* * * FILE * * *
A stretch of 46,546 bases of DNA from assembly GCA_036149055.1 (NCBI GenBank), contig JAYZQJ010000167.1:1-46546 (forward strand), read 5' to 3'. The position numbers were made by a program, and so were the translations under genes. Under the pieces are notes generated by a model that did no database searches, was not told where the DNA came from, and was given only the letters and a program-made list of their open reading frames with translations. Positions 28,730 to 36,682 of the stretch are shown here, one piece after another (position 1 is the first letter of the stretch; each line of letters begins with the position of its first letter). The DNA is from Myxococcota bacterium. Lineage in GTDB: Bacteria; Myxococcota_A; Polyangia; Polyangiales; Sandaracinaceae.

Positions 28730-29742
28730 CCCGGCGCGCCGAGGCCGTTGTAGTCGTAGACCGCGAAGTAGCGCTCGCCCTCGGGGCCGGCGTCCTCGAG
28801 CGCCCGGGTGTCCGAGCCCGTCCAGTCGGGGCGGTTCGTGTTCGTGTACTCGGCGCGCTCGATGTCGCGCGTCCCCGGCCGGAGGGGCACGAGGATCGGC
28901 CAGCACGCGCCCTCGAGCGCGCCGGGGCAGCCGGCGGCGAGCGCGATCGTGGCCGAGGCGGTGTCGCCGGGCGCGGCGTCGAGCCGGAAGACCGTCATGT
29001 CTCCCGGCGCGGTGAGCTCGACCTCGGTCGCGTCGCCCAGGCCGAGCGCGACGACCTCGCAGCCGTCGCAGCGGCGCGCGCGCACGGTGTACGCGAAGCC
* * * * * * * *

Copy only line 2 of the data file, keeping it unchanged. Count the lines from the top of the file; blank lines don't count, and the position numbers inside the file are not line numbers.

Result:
Positions 28730-29742